Many, many moons ago I stood on the away end at Plough Lane.
Word was that, without a game that day, Chelsea were paying the away end 'a visit' that afternoon. Half-time, by several accounts. They never showed. But being of the more nervous disposition, me and my little massif kept glancing anxiously over our shoulder to see if we could spot the Chelsea's arrival.
For the life of me, I can't remember the final scoreline that day. Just the rusting barbed wire fencing that run around the ground, a shabby excuse for a main stand and an open away terrace with a terminal case of concrete cancer. Large chunks of which were strewn about the steps. Handy, I guess, if Chelsea ever did show.
But, overall, my memories of Plough Lane aren't particularly fond. But then I wasn't a Wimbledon fan. Perhaps for those hardy few, Plough Lane had a 'magic' that none of their once-a-season visitors 'got'. I certainly didn't. It was a hole.
On the pitch, it was a different matter. For out of that hole, of course, came a team and a mentality that would get the better of a mighty Liverpool side one sunny day at Wembley. So, it wasn't all bad.
I mention all this only because on Saturday I found myself sat in the stands at the new MK Stadium in company of my little man, his godfather and his nine-year-old son. The two boys had spent the morning training with the MK Dons Football In The Community team before joining 25 of their new-found pals, plus parents, in a block of seats for the 'MK Army' game against Chester City.
The stadium is the Dons new, permanent home after initially camping out at the nearby National Hockey Stadium. And for those of you who don't know one end of Milton Keynes from another, it's the third exit off the 27th roundabout. Somewhere between B7 and A5.
Just next to the huge ASDA-WalMart shopping centre; albeit we parked next-door, outside the newly-opened IKEA.
It is, as you might have guessed, an out-of-town footballing experience of the Pride Park and Reebok kind. Only this being Milton Keynes, it is more of a in-the-middle-of-town experience than out of it.
Though, in fairness, as new stadiums go, it didn't have quite the same 'out of the box' kit-construction feel that some have; there is evidence of an architect's eye being applied to the whole project. And with the top tier to the sweeping, two-oval construction left empty as the club waits for the better times to roll, there is equally ample evidence of future planning – as befits a club that can get 8,000-odd for a League Two game.
But what is an interesting question as to whether the Football League's first – and only – example of a 'franchise club' has worked? Is the English game better off for the arrival of the MK Stadium on the map of league grounds? Or whether Milton Keynes should, by rights, have been left without a club to call their own?
Some, presumeably, will argue that they are sapping supporters out of the surrounding, long-established clubs like, er, Luton Town; others might humbly suggest that if they are taking a few kids away from following the likes of Arsenal and Chelsea then perhaps – in terms of supporter diversity – the arrival of the MK Dons has done the health of the English game the power of good.
Because – from a purely neutral perspective – you would have to say that it has worked; that you can plant a new club in previously virgin turf and produce a 'product' that will prove appealing to the next generation of football supporters.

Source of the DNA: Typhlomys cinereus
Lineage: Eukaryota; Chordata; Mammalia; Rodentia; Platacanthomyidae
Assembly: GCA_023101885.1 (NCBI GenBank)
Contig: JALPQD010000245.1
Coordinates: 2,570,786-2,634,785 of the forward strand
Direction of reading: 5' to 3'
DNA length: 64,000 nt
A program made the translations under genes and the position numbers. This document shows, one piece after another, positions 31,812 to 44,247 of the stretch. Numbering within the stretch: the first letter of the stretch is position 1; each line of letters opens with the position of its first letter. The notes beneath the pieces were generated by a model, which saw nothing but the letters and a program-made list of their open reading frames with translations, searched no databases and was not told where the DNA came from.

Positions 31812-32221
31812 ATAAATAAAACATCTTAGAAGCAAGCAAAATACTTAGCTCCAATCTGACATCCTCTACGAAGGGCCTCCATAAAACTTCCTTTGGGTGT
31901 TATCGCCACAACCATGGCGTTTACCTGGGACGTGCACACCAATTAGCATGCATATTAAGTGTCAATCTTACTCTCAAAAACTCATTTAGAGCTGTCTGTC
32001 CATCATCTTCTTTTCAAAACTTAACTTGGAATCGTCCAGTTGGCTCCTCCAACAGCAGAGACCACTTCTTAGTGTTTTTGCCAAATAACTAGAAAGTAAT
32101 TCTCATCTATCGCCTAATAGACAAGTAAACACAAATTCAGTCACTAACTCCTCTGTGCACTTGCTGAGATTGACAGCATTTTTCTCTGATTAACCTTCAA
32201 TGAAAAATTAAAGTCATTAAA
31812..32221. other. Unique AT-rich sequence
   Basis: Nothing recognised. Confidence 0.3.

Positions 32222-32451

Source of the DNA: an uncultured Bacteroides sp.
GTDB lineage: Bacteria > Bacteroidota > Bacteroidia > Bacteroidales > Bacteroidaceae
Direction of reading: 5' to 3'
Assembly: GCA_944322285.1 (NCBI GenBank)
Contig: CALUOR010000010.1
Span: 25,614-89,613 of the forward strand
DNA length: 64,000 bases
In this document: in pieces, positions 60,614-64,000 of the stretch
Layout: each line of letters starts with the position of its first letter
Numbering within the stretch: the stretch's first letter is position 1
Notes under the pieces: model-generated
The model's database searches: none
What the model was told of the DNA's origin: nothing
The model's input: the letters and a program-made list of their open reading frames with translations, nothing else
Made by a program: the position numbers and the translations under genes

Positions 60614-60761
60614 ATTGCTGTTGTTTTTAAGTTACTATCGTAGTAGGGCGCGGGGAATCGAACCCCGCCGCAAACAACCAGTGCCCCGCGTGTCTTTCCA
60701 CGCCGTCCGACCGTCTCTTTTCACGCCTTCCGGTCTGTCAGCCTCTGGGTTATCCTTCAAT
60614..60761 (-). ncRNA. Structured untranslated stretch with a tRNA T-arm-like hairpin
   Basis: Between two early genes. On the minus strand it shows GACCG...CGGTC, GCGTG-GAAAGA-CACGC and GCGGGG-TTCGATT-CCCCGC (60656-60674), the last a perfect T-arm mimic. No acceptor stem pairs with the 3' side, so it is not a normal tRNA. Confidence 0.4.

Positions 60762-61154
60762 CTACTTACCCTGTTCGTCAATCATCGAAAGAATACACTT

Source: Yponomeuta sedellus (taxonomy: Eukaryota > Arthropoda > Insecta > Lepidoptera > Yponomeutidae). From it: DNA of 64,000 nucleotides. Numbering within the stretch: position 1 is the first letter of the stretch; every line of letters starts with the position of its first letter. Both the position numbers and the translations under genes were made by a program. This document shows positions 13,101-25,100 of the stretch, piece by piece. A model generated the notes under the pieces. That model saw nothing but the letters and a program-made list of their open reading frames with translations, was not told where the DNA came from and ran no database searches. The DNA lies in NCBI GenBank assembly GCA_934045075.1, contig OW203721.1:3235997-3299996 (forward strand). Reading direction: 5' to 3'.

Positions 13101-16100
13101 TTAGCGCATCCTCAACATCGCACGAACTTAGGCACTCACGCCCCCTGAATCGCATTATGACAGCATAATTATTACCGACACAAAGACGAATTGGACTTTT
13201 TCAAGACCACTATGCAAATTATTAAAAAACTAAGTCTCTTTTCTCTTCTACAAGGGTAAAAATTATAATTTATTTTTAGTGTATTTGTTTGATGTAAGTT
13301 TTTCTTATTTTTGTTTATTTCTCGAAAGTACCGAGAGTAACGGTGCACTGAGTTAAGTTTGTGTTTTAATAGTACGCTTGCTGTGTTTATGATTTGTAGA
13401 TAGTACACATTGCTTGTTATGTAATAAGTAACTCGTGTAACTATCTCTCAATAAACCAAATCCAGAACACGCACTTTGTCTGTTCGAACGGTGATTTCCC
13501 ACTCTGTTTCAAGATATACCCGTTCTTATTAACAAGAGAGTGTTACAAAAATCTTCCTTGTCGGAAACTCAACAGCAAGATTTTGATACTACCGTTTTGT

You can hear that in their voices. And see that in their faces. This was a young crowd. New and enthused. And now they have a day out at Wembley to look forward to, too.
And, maybe, that's the point.
Like or loathe it, this is the way that football is head. As a packaged form of entertainment in a safe, sanitised, out-of-town environment that makes football ever-more like a trip to the cinema. The facilities, the location, the food – everything is the same. Only the 'actors' are different. It's still a two-hour show with a family audience in mind.
Look at the eight and nine-year-olds sat around you, and none of them would be pining for an open terrace, a stinking urinal and the prospect of Chelsea dropping in.
This is what their world is going to look like.
There are thousand upon thousand of my generation who still have coloured vinyl records stashed away in their bedrooms somewhere; are they any better than an MP3 player?
My first car was a black Mini Clubman with alloy bullbars and JPS trim. It leaked like a seive. Every time it rained, all the water from the roof would run down the front spar, into the passenger foot-well and then over the driver's feet in great, muddy waves every time you turned a corner.
I loved it. But it was a crap car. Would I want to go back to that again? Er, no. And even if I did, could I? Not without huge expense and labour.
Likewise I look at my eight-year-old, look at the MK Stadium and listen to all the old arguments about standing terraces; about going back to 'the good old days'. And they were good old days.
But, for me, a return to standing terraces would only work if you ripped out the bright new shiny bogs, the hot-dog kiosks and the car park shared with Asda.
Those old terraces came as part of a package; of crumbling concrete, stinking urinals and visits from the Chelsea.
And I'm not sure I'd want that for my eight-year-old. And I'm not sure in the kind of safe, cossetted, comfortable little worlds that they all now enjoy whether he'd want that either. Not when he's got an MP3 player one hand, a PSP in the other.
One of these days, football will belong to his generation. Their's will be the voices that are heard. The rest of us will just be wheeled in by our helpers, before being plugged into the audio loop.
And their generation won't go back. Ditch their MP3s for vinyl? Swap their MK Stadium for Plough Lane? Nah. You're havin' a larf…